What is Pesticide Drift?

Growers in Ontario follow integrated pest management programs to protect their crops from insects and disease. Spraying pesticide is often part of that program and the goal is to be safe, efficient and effective.
Of course that's easier said than done; typically there's a very small window of time available to apply pesticides, and the weather doesn't always cooperate.
Spraying under the wrong conditions, such as on hot or windy days, can cause off-target spray drift. Drift is possible every time the sprayer is turned on.
Growers can reduce the impact by understanding the causes of pesticide drift, and making adjustments. To understand how spray drifts, we have to look at droplet behaviour. The forces acting on spray droplets include: Gravity, Evaporation, Wind, Drag and Lift.
Gravity pulls the droplet down out of the air. Evaporation makes droplets smaller. Wind will move droplets. Drag will slow droplets. Lift, which is rising air, carries small droplets upward.
This end of the spray boom is equipped with nozzles that produce a very coarse droplet size, and this side has nozzles that produce a fine droplet.
Those fine droplets act like soap bubbles in the air, and are carried off-target by wind or rising hot air. Using coarser droplets gets more of the spray to the target. You may not see drift, but odds are it's happening.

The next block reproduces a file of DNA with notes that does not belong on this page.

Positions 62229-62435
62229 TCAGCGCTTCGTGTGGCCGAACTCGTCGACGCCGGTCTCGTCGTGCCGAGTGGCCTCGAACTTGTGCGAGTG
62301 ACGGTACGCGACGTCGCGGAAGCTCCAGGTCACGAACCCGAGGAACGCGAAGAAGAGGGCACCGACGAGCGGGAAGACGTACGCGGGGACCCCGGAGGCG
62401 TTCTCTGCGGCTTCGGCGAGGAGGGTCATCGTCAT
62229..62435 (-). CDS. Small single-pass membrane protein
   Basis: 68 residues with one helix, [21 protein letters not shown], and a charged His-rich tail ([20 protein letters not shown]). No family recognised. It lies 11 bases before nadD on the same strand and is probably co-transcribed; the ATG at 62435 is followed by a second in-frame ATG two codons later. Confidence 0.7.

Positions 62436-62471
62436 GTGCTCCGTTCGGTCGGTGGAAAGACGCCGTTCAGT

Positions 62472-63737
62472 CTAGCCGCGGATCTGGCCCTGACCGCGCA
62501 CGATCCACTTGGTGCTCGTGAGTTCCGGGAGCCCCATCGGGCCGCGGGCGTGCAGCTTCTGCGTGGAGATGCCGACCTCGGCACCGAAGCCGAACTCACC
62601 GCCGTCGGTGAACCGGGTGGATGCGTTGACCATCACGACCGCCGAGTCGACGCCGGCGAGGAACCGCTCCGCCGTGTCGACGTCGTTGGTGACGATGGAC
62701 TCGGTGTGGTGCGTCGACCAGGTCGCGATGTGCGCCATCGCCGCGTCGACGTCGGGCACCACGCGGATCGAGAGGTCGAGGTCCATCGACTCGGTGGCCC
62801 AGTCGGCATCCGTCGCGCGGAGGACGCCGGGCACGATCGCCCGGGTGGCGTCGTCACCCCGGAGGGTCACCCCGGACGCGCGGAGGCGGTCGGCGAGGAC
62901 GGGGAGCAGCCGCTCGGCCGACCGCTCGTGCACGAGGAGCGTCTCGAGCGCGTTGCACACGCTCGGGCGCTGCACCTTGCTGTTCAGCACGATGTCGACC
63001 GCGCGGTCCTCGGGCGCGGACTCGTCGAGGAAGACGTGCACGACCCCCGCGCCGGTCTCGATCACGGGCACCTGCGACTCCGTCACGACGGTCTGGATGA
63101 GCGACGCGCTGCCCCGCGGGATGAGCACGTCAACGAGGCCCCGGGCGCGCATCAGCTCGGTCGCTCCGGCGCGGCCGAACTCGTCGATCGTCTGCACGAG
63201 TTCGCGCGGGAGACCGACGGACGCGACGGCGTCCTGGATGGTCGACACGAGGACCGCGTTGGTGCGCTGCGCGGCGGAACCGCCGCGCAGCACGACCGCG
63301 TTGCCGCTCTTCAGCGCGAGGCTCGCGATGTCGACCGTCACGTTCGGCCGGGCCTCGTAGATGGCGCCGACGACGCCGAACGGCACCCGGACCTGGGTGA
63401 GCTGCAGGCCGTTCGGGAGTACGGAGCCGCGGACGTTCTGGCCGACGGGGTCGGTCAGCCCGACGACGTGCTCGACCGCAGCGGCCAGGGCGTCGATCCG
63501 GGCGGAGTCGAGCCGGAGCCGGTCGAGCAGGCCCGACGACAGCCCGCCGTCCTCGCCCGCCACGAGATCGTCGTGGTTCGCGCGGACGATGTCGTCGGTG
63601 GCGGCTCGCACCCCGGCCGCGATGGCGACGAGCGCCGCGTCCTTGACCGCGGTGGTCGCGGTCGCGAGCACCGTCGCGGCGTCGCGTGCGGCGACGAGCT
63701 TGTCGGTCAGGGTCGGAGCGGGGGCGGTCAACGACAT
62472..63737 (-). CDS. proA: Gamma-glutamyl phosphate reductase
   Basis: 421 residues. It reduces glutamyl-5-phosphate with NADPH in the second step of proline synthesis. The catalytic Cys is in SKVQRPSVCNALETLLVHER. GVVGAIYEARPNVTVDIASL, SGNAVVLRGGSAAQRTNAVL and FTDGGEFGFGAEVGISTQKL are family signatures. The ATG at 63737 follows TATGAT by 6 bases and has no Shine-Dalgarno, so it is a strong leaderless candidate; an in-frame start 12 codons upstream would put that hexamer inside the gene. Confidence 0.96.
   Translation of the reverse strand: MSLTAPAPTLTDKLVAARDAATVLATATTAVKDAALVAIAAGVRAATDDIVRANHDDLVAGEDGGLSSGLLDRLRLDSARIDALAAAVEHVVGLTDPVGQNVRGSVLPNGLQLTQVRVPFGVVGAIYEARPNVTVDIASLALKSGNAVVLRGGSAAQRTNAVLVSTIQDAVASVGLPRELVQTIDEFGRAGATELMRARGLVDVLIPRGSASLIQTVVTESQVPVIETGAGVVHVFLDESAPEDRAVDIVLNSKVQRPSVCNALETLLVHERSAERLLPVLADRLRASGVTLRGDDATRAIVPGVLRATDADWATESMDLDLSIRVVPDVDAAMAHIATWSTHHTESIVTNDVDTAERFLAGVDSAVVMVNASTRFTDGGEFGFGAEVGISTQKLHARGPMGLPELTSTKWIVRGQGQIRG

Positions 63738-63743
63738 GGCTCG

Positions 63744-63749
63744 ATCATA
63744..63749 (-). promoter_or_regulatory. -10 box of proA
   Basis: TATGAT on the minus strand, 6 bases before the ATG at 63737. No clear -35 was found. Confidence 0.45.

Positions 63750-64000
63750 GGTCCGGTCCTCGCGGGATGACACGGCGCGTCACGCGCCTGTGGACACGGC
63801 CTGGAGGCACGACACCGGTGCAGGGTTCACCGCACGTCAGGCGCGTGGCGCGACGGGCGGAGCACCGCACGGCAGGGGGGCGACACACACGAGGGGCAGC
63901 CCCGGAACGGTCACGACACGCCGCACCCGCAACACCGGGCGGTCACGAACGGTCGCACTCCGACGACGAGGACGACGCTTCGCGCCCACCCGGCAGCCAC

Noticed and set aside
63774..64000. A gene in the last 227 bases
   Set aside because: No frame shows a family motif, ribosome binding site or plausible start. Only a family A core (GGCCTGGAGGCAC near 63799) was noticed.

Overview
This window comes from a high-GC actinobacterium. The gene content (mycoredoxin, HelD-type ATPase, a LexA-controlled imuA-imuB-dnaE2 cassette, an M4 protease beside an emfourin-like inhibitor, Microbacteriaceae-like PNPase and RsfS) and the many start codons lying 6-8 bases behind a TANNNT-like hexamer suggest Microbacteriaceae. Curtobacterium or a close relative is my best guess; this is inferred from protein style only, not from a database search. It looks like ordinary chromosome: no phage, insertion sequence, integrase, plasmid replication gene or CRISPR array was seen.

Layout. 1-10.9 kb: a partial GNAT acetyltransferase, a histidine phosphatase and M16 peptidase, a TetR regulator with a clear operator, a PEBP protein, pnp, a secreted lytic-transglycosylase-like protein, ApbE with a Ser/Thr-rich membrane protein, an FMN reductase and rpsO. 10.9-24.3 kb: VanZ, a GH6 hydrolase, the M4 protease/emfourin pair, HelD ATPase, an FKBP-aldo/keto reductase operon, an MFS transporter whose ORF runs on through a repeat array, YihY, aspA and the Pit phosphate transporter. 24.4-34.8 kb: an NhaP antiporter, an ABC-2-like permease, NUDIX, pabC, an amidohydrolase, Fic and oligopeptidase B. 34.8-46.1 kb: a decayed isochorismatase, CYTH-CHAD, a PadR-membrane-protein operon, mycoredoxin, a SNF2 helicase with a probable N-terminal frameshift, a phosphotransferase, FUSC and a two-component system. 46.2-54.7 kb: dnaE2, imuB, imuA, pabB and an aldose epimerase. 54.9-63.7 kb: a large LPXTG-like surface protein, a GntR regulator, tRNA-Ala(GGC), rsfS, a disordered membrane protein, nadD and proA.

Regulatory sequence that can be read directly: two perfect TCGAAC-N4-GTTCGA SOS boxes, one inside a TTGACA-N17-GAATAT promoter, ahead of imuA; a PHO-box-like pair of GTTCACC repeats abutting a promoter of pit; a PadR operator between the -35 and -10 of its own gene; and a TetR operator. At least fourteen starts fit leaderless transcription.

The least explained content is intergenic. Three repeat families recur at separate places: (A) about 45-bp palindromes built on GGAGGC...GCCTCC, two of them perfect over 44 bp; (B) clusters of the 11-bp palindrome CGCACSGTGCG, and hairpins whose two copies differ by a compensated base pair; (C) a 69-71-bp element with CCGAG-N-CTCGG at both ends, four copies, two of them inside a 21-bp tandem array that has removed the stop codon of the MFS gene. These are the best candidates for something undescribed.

The shorter the distance between nozzle and target, the less impact the forces have on the spray.
Don't get too close; nozzles need a minimal distance to create a uniform pattern.
Optimal distance is almost always indicated in the nozzle manufacturer's catalog.
This sprayer will produce fine droplets under high-powered lights to show you what you can't see during the day.
It's just as dramatic when you're using a boom sprayer.
Under the Pesticides Act, spray drift is illegal. Here's what happens when glyphosate is sprayed beside a tomato field: it can result in crop damage, yield loss, harvest delays, crop refusal and bad relations.
Drift damage to a permanent or multi-year crop, such as a vineyard, orchard, ginseng garden or greenhouse, can be evident for numerous years.
You can't change the weather, but you can adjust for it. Drift potential heightens as wind speed increases so high speed or gusting winds should be avoided.
Absolute calm conditions are not ideal for spraying either; fine droplets may stay aloft.
There is no sprayer, product or management strategy that is drift-proof. However, by understanding the causes of spray drift, following label guidelines, selecting appropriate equipment and making adjustments, the potential risk is significantly reduced.

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